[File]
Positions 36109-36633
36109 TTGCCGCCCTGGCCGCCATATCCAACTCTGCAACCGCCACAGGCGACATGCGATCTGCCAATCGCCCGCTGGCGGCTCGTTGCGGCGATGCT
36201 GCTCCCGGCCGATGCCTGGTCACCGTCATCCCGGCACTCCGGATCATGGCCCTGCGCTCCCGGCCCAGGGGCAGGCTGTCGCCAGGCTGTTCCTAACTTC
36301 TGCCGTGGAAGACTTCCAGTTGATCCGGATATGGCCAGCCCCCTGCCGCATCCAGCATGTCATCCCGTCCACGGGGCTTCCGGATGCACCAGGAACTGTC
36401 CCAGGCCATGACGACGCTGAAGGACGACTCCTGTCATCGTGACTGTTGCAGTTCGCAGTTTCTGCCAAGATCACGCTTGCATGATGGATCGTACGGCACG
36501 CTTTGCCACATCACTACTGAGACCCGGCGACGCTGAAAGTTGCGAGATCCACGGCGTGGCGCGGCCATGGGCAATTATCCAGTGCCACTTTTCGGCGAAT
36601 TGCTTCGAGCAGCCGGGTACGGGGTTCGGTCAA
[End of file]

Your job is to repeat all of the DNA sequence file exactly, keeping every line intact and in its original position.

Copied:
Positions 36109-36633
36109 TTGCCGCCCTGGCCGCCATATCCAACTCTGCAACCGCCACAGGCGACATGCGATCTGCCAATCGCCCGCTGGCGGCTCGTTGCGGCGATGCT
36201 GCTCCCGGCCGATGCCTGGTCACCGTCATCCCGGCACTCCGGATCATGGCCCTGCGCTCCCGGCCCAGGGGCAGGCTGTCGCCAGGCTGTTCCTAACTTC
36301 TGCCGTGGAAGACTTCCAGTTGATCCGGATATGGCCAGCCCCCTGCCGCATCCAGCATGTCATCCCGTCCACGGGGCTTCCGGATGCACCAGGAACTGTC
36401 CCAGGCCATGACGACGCTGAAGGACGACTCCTGTCATCGTGACTGTTGCAGTTCGCAGTTTCTGCCAAGATCACGCTTGCATGATGGATCGTACGGCACG
36501 CTTTGCCACATCACTACTGAGACCCGGCGACGCTGAAAGTTGCGAGATCCACGGCGTGGCGCGGCCATGGGCAATTATCCAGTGCCACTTTTCGGCGAAT
36601 TGCTTCGAGCAGCCGGGTACGGGGTTCGGTCAA